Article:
These teaching techniques are free!

Karpicke again highlights the difference between short-answer questions compared to creating an ideas map (an assessment of the coherence and integration of students’ knowledge). The findings report almost two-fold performance, yet worth noting, using retrieval techniques as part of an ideas map without viewing past text, can also enhance performance. The research also highlights another free strategy: “Closed-book quizzes, which required retrieval practice, were more effective than open-book quizzes, which did not require learners to engage in retrieval.”

Another idea I wrote about in 2015 is Back To Back, a fantastic retrieval practice strategy I’ve been using in my classroom since 2000! And the best news of all is that all these techniques are free! Any teacher can recreate this – no fancy software or theory – just the creativity to design short-term quizzes and techniques in class to help students recall.

The message I decipher from all of this reading and research I’ve conducted is that if you want to improve a pupil’s memory and performance, retrieval is the number one technique to build into your teaching repertoire.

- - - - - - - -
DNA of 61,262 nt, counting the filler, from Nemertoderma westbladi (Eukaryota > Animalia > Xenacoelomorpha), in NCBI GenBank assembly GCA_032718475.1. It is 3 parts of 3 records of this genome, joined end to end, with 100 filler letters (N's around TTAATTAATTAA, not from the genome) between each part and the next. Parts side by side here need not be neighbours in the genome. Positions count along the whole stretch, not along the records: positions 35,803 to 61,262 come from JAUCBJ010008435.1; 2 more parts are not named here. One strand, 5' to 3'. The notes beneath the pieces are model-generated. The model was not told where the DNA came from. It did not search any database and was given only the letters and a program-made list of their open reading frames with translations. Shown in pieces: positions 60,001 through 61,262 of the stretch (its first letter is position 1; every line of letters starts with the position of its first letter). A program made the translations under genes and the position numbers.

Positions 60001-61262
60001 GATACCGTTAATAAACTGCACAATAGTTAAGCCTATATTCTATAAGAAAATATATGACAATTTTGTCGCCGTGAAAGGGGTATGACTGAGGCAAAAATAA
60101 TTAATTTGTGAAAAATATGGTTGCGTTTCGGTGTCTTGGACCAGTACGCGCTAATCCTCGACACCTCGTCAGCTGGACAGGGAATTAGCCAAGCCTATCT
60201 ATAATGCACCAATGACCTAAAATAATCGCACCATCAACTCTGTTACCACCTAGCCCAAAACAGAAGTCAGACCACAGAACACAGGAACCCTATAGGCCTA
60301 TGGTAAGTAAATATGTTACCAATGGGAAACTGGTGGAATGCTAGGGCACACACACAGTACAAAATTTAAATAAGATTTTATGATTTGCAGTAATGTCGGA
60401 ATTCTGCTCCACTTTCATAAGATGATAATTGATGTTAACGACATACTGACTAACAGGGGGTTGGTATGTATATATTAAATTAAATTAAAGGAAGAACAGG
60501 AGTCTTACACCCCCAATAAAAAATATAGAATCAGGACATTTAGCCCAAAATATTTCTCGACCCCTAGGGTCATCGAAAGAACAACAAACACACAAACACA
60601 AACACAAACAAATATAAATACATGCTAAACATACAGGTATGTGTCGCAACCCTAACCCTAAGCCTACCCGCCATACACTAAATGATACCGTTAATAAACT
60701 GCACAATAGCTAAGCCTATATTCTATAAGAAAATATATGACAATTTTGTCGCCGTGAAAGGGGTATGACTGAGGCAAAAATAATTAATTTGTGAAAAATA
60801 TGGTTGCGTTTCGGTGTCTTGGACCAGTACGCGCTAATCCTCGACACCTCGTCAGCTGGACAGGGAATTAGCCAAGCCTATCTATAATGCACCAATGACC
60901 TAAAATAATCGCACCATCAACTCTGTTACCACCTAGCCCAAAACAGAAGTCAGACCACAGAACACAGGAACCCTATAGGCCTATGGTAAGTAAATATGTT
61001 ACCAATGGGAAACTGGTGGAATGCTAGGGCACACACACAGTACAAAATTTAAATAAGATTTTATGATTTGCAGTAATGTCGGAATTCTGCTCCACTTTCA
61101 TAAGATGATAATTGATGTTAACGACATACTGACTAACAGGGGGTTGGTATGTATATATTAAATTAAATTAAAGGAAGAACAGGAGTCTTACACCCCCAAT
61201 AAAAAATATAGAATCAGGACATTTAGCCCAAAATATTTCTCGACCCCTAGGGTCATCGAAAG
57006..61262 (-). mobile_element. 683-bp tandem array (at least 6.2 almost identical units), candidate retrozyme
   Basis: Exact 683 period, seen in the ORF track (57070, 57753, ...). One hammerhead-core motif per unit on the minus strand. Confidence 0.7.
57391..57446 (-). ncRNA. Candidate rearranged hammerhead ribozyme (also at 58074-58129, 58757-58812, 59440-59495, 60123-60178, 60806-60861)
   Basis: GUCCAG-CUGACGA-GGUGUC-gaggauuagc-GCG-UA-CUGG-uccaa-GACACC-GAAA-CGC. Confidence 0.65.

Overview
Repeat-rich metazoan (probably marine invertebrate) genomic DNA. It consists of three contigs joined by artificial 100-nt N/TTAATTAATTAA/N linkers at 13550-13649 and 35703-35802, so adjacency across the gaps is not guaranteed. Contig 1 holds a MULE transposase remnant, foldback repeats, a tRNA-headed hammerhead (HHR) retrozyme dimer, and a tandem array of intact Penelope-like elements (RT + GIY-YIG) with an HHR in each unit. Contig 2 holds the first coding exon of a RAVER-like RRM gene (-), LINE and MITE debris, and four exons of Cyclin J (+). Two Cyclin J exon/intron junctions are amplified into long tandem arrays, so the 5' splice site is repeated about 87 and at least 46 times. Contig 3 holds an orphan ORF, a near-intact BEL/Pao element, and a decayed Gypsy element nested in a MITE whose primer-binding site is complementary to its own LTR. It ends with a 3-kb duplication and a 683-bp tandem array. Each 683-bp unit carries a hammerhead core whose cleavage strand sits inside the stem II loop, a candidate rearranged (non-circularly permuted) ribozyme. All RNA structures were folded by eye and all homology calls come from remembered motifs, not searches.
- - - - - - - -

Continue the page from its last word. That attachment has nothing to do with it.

• Karpicke, J. D. and Grimaldi, P. J. (2012), Educational Psychology Review.
  • Karpicke, J. (2016), American Psychological Association.
  • Taylor, T. (2019), Connect The Dots.
  • McGill, R. (2015) Collaborative Learning.

11 thoughts on “Memory: The Number One Thing All Teachers Should Know

  1. There is a reason that when there are no written records kept people tell stories. We need to help students build and tell their own stories about the things they are learning. I was made aware of this when I shared what I was reading as part of my research weekly with a friend over coffee, once these weekly visits stopped my recall of what I reading was not as good. You are right about metacognition, it is important that we teach pupils how to learn but we must make this an immersive experience and in doing so talk about the emotional aspects of learning too. My take is in developing in pupils their ability to manage their own learning environment to meet their own learning needs. I find we miss this aspect and as a result many pupils self-label negatively. The hero’s journey can be adapted for learning and helps tell the whole story of the challenges, successes, and celebrations associated with learning. You can read my adaption about here: